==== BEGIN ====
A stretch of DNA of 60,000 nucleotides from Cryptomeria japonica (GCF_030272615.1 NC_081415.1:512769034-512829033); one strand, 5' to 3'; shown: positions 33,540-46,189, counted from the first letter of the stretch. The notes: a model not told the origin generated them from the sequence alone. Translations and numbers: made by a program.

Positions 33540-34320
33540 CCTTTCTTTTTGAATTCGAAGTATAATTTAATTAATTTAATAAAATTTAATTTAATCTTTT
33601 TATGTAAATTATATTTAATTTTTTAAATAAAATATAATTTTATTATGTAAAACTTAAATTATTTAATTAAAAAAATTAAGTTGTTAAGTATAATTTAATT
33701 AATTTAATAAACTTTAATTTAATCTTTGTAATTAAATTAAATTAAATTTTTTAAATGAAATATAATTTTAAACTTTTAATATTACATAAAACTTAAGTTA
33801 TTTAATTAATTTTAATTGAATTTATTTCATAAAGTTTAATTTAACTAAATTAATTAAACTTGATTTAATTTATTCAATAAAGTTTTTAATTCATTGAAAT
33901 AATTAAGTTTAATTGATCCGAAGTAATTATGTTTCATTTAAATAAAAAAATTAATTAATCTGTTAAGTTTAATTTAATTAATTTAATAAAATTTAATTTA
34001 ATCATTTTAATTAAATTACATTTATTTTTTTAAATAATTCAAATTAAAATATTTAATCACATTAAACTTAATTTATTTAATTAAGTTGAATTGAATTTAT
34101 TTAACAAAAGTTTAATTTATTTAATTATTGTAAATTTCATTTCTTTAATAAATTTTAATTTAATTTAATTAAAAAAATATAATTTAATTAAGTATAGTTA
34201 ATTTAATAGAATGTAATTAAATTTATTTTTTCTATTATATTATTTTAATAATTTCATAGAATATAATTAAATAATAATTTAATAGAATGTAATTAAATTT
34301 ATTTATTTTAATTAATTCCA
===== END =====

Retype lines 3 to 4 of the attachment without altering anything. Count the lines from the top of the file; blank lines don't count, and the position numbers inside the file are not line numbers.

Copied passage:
33540 CCTTTCTTTTTGAATTCGAAGTATAATTTAATTAATTTAATAAAATTTAATTTAATCTTTT
33601 TATGTAAATTATATTTAATTTTTTAAATAAAATATAATTTTATTATGTAAAACTTAAATTATTTAATTAAAAAAATTAAGTTGTTAAGTATAATTTAATT